She has made the cemetery her home, living in a crypt and avoiding human contact. But Calexa can’t hide from the dead—and because she can see spirits, they can’t hide from her.
Then one night, Calexa spies a group of teenagers vandalizing a grave—and watches in horror as they commit murder. As the victim’s spirit rises from her body, it flows into Calexa, overwhelming her mind with visions and memories not her own.
Now Calexa must make a decision: continue to hide to protect herself—or come forward to bring justice to the sad spirit who has reached out to her for help…
Cemetery Girl: The Pretenders is a book of firsts: it’s the first book in a new series for Charlaine Harris and Christopher Golden, it’s the first graphic novel Jo Fletcher Books has ever published, and it’s my first-ever graphic novel. It’s been decades since I last read comics and even then it was more of the Asterix, Tintin, and Donald Duck variety instead of DC or Marvel. So I was interested to see how I would enjoy reading one now that I’m an adult. It was definitely and fun and successful experiment.
Cemetery Girl has a cool story centred on its protagonist, the titular Cemetery Girl, Calexa. We meet Calexa when she’s left for dead at Dunhill Cemetery and we follow her making a life for herself there. Calexa doesn’t remember anything before her life at the cemetery, a mystery that seems to lie at the core of the series. During the course of the book she does regain bits and pieces here and there and this is where the plot for this first instalment comes in. In the course of her involvement with the teens running amok in the cemetery some memories are shaken loose and these form a hook for the next book.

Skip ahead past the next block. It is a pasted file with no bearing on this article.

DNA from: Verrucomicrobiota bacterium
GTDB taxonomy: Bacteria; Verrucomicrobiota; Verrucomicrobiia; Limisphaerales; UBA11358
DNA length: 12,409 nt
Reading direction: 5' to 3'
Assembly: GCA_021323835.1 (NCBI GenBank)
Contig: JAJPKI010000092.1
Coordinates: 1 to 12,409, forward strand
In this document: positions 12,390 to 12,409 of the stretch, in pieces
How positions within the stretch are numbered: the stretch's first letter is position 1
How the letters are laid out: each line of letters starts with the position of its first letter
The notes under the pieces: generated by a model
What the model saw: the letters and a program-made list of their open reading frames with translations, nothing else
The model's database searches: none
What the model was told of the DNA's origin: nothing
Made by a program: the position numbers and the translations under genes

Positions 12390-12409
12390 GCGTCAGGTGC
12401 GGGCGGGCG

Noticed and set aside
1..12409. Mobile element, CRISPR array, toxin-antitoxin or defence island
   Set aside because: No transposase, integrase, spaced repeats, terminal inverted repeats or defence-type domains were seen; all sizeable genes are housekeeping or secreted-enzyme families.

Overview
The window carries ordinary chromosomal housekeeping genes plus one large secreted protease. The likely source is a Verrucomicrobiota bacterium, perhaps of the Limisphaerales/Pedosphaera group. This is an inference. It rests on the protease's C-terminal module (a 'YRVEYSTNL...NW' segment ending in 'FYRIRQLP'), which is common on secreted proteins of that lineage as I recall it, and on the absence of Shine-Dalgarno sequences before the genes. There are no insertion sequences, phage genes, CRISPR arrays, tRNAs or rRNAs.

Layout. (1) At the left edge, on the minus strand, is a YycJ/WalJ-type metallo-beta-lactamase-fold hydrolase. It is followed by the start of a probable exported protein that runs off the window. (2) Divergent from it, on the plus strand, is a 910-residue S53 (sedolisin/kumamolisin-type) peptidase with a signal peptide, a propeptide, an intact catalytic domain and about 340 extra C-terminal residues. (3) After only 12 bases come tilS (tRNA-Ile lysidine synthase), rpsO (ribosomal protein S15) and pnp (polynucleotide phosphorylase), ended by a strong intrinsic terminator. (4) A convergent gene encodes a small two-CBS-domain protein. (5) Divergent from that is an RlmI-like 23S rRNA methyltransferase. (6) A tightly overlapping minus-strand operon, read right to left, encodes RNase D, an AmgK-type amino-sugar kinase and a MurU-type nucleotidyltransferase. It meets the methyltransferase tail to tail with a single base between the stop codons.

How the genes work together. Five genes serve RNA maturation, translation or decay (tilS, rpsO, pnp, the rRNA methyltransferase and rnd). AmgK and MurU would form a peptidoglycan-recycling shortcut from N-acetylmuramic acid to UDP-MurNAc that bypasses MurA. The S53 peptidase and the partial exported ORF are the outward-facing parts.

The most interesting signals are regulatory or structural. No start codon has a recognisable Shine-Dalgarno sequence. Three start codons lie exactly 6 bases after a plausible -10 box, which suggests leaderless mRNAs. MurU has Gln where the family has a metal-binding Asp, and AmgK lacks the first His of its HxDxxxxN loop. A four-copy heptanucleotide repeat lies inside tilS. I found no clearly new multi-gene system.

In addition to Calexa there are two or three other prominent characters and of course the teenage vandals. Calexa finds people who care for her in the person of the cemetery caretaker, Mr Kelner and in the old lady living opposite the cemetery, Lucinda Cameron. While they get limited screen time, we do get a good sense of who they are. We get a lot of background information in relatively few panels for both Kelner and the old lady. Some of it not even stated explicitly, but there in the background.
The art, drawn by Don Kramer and coloured by Daniele Rudoni, fits the story really well and has lots of detailing. The colours and the tonal palette used are muted and often blue/greenish in overtone, helped by the fact that a lot of the story is set at night. This lent the visual aspect of the story a dark and chilling mood, contrasted with the far warmer and brighter tones used for scenes where Calexa feels safe and cared for or when we visit someone’s memories. It almost felt like a form of visual pacing, where the brighter and safer panels allowed the reader to breathe before the next action scene.
As stated above, reading Cemetery Girl: The Pretenders was a quite enjoyable experiment. This is a lovely story, not just suitable for adults but a YA audience too. While the plot for this story is resolved, the main story arc very much isn’t and we’re left with plenty of questions. It a fast read, I read it in about an hour, but satisfying nonetheless. I look forward to seeing – literally in this case – what happens to Calexa next and what she discovers about her history.
This graphic novel was provided for review by the publisher.